Pakistan’s Population Threat

04:05 PM | 20 Mar, 2019
Pakistan’s Population Threat
A finite world with finite resources can only support a finite population. Amidst intense political wrangling and a plethora of national issues, a more important concern affecting the future of this country has almost gone unheeded. The population time bomb that had long been ticking is now exploding.

Pakistan being one of the high fertility countries with a large proportion of young adults and children had a population of 33 million in 1951. Today, the population has risen to nearly 210 million making Pakistan the 6th most populous country in the world after China, India, United States, Indonesia and Brazil.

In terms of land, Pakistan is 0.6% of the world area and home to 2.65% of the global population. Every 40th person on the planet is a Pakistani. Population has soared across the globe since the start of the 19th century from 1 billion in 1800 to 7.5 billion in 2018. But while the growth rate globally is 1.2%, it is 1.90% in Pakistan where on average each family has 3 children. The South Asian country is tipped to become the 4th largest country in terms of population by 2050.

With abysmal human development indicators – ranked 150 out of 189 countries by the United Nations Development Program (UNDP), 60% of the population under the age of 30 and a national median age of 22 coupled with fewer employment opportunities, population explosion presents the most serious challenge to the stability and security of the country. Despite the gravity of the situation, this issue has hardly figured in the national discourse.

Major factors responsible for high population growth in Pakistan are high fertility, low contraceptive prevalence rate, high unmet need of family planning, declining mortality due to improved healthcare, custom of early marriages, male child preference, poverty, illiteracy, patriarchy, religious constraints, beliefs, customs, traditions and lack of recreational activities. Add to that the failure of government to plan and implement population control measures. Pakistan had its first population census after 1998 in 2017 – a gap of 19 years.

Pakistan’s bulging population and its unrestricted rise presents real dangers to political stability, economy, national security and the state’s plans to achieve self-sufficiency is various human development indicators.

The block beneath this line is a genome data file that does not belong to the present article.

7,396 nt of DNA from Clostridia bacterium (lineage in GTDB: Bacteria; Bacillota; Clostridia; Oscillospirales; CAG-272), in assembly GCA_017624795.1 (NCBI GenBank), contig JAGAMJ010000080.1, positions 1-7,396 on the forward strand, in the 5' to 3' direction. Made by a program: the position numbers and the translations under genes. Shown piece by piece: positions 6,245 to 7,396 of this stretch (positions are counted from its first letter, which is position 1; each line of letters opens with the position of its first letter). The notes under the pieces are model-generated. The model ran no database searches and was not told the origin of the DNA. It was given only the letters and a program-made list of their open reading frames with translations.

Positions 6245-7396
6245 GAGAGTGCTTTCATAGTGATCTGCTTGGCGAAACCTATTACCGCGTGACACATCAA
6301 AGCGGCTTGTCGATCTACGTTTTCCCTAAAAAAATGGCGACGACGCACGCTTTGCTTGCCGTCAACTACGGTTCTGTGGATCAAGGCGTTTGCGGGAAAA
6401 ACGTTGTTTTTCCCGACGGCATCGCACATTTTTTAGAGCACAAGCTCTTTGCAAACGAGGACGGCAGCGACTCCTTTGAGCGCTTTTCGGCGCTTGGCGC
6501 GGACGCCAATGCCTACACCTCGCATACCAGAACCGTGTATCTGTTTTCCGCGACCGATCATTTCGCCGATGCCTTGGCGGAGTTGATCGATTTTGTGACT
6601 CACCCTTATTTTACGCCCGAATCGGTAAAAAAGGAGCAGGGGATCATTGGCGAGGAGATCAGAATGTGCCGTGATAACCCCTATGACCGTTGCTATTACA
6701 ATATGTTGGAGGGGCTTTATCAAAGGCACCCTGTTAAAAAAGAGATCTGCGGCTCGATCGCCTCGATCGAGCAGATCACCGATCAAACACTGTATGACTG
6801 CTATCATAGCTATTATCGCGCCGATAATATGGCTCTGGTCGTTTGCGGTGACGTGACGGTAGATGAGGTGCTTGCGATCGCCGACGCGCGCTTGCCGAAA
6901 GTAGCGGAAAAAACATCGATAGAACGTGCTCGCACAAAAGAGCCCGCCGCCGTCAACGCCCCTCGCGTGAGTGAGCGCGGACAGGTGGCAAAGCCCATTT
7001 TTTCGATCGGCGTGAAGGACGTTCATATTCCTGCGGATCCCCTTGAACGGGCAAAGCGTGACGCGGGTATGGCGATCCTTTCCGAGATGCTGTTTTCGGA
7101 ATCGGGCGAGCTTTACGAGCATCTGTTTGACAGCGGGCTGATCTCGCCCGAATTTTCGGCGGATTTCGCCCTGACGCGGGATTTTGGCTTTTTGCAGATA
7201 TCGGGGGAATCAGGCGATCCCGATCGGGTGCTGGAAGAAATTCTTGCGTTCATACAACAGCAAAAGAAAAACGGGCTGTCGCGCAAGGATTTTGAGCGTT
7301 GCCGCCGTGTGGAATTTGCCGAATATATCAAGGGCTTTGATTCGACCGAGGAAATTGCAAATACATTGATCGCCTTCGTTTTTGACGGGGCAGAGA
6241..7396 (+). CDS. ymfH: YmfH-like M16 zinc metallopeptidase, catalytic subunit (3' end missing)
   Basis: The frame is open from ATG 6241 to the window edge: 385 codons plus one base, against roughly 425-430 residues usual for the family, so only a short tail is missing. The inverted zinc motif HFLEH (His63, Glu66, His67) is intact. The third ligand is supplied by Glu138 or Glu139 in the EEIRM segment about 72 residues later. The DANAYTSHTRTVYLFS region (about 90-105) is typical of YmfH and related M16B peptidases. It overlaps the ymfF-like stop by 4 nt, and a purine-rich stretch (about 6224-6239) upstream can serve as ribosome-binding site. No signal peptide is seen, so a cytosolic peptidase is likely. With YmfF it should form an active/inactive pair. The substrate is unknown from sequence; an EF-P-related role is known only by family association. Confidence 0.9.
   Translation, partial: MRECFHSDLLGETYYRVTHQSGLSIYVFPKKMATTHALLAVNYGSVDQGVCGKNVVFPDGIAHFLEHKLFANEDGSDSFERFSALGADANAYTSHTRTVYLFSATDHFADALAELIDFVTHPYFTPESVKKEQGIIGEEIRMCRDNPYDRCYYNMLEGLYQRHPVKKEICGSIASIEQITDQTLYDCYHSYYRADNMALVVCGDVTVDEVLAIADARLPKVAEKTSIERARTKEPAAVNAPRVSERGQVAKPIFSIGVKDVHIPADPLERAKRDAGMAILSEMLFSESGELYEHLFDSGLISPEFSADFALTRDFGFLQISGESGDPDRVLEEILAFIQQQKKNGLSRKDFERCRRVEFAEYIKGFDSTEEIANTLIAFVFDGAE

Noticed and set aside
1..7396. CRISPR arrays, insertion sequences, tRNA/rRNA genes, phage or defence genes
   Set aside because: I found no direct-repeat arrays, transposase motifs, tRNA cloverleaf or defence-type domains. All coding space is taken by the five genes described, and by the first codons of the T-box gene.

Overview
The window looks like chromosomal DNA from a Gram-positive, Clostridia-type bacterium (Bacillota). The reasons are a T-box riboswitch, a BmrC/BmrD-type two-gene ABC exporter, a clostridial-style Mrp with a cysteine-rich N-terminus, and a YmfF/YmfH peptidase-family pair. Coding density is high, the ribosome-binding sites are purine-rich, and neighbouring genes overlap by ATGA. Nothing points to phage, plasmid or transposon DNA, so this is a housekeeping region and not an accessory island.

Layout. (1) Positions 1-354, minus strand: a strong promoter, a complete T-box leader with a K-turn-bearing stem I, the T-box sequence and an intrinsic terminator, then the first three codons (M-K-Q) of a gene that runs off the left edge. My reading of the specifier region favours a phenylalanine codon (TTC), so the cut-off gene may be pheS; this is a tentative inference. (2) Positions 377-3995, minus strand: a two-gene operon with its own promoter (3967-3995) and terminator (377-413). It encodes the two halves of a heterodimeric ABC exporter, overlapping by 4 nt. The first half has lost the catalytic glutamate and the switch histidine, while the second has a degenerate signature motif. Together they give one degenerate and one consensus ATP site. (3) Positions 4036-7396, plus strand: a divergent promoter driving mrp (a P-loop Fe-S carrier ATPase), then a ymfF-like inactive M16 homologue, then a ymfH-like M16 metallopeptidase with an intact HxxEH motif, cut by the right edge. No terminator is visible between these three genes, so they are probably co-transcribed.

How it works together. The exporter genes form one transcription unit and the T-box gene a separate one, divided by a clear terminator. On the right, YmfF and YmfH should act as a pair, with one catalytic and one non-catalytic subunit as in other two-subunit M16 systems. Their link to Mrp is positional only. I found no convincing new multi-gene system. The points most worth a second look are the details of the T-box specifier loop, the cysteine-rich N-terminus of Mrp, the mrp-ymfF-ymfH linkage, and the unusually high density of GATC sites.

Agriculture is a key contributor to Pakistan’s national GDP. With rising population, lands that were used for agrarian purposes are now being turned into villages, towns, suburbs and housing societies. If this trend continues unhindered for long, the country might face severe food shortage in the years to come. There has been a rapid rise in urbanization over the past few decades. People have moved in millions from rural areas in search of employment which has put further strain on the existing infrastructure of urban centers. More than 20% of Pakistan’s population lives in 10 major cities.

Shrinking forest and farm space to make way for infrastructure development to facilitate growing population needs will cause environmental degradation through anthropogenic activity, contributing to global warming. Pakistan is the 7th most vulnerable country to climate change according to the UN.

Resources are scarce, and Pakistan has suffered from acute water and energy crisis since the dawn of the 21st century, which has had an adverse effect on the business industry. Shortage of electricity and gas has forced many to shut down and go out of business. With limited job opportunities in the market and academic institutions churning out degrees, a major chunk of the youth may grow restless and turn to crime, including militancy. Population threat will also affect Pakistan’s ability to meet United Nation’s Sustainable Development Goals (SDGs).